Tip: Research suggests that safe weight loss involves combining a reduced-calorie diet with physical activity to lose 0.5 to 2 pounds (0.23 to 0.91 kg) a week after the first few weeks of weight loss.  

  • Make healthy food choices 
  • Eat small portions 
  • Build exercise into your daily life 

Combined, these habits may be a healthy way to lose weight and keep it off. These habits may also lower your chances of developing heart disease, high blood pressure, and type 2 diabetes. 

Myth 8. Carbs are unhealthy, and you must limit them when trying to lose weight 

Carbohydrates (carbs) are the body’s main source of fuel for energy. You don’t have to limit all carbs to lose weight. There are two main types of carbs: 

  • Simple carbs (sugars) 
  • Complex carbs (starches and fiber) 

Foods that are high in complex carbs — like fruits, veggies, and whole grains — provide a healthy supply of fiber, minerals, and vitamins.  

Simple carbs from white bread, white rice, cake, candy, cookies, and sugar-sweetened desserts and drinks (including alcohol) have many calories and few nutrients.  

Complex carbs from whole grains and starchy vegetables should make up about a quarter of your plate. Fruits and non-starchy vegetables should make up about half of your plate. 

Tip: Create a healthy eating plan that mixes carbs, fat, and protein: 

  • Eat a mix of dairy products, fruits, veggies, and whole grains. 
  • Limit added sugars, cholesterol, salt (sodium), and added oils/fats. 
  • Eat whole-food protein sources: beans, eggs, fish, lean meats, nuts, and poultry. 

Myth 9. Some people can eat whatever they want and still lose weight 

To lose weight, you need to burn more calories than you eat and drink. Some people may seem to get away with eating any kind of food they want and still lose weight. But those people, like everyone, must use more energy than they take in through food and drink to lose weight.  

Several factors such as your age, genes, medicines, and lifestyle habits may affect your weight. If you would like to lose weight, speak with your Care Team about factors that may affect your weight. Together, you may be able to create a plan to help you reach your weight and health goals. 

Tip: When trying to lose weight, you can still eat your favorite foods as part of a healthy eating plan. But you must watch the total number of calories that you eat. Reduce your portion sizes. Find ways to limit the calories in your favorite foods.  

For example, you can bake foods rather than frying them. Use low-fat milk in place of cream. Make half of your plate fruits and veggies. 

Myth 10. “Low-fat” or “fat-free” means “healthier” 

A serving of low-fat or fat-free food may be lower in calories than a serving of the full-fat product. But many processed low-fat or fat-free foods have just as many calories as the full-fat versions of the same foods — or even more calories. These foods may contain added refined flour, salt, starch, or sugar to improve flavor and texture after fat is removed. These items add calories.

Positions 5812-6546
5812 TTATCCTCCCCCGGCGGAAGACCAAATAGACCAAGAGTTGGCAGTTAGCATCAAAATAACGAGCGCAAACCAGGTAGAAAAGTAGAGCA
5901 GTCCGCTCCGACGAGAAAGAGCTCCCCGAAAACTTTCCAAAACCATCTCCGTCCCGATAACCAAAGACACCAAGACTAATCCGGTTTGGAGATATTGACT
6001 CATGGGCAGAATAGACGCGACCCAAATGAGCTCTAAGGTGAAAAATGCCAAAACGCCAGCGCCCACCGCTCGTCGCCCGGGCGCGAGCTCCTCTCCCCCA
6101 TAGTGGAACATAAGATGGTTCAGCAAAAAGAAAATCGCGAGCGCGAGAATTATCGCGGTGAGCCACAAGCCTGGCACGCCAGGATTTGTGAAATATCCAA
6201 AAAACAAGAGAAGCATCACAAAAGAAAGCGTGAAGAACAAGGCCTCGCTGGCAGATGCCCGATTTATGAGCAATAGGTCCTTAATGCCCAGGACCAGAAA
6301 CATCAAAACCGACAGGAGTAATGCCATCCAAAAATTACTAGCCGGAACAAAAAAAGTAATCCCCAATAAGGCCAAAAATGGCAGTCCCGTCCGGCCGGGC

Tip: Read the Nutrition Facts on a food package to find out how many calories are in a serving. Check the serving size, too — it may be less than you are used to eating.  

Myth 11. Fast foods are always an unhealthy choice, and you should not eat them when dieting 

Many fast foods are unhealthy and may affect weight gain. However, if you do eat fast food, choose menu options with care. Both at home and away, choose healthy foods that are nutrient-rich and appropriate in portion size.  

Tip: To choose healthy options, check the Nutrition Facts. These are often offered on the menu or on restaurant websites. And know that the nutrition facts often do not include sauces and extras. Try these tips: 

  • Avoid “value” combo meals, which tend to have more calories than you need in one meal. 
  • Choose fresh fruit items or yogurt for dessert. 
  • Limit your use of toppings that are high in fat and calories, like bacon, cheese, regular mayonnaise, salad dressings, and tartar sauce. 
  • Pick steamed or baked items over fried ones. 
  • Sip on water or tea instead of soda.  

Myth 12. Eating healthy food costs too much 

Eating better does not have to cost a lot of money. Many people think that fresh foods are healthier than canned or frozen ones. For example, some people think that raw spinach is better for you than frozen or canned. However, canned, or frozen fruits and veggies provide as many nutrients as fresh ones, at a lower cost.  

Healthy options include low-salt canned veggies and fruit canned in its own juice or water-packed. Remember to rinse canned veggies to remove excess salt and canned fruits to remove excess sugar. Frozen fruits and vegetables often have no other ingredients and are ready to use.  

Also, some canned seafood, like tuna, is easy to keep on the shelf, healthy, and low-cost. And canned, dried, or frozen beans, lentils, and peas are also healthy sources of protein that are easy on the wallet. 

Tip: Check the Nutrition Facts on canned, dried, and frozen items. Look for items that are high in calcium, fiber, potassium, protein, and vitamin D. Also check for items that are low in added sugars, saturated fat, and sodium.  

Myth 13. Eating meat is bad for my health and makes it harder to lose weight 

Eating lean meat in small amounts can be part of a healthy plan to lose weight. Chicken, fish, pork, and red meat contain healthy nutrients like iron, protein, and zinc. 

Tip: Mostly consume leaner cuts of meat. Meats that are lower in fat include chicken breast, pork loin and beef round steak, flank steak, and extra lean ground beef. Also, watch portion size. Try to eat meat or poultry in portions of 3 ounces or less. Three ounces is about the size of a deck of cards. 

Source: The National Institute of Diabetes and Digestive and Kidney Diseases, U.S. Department of Health and Human Services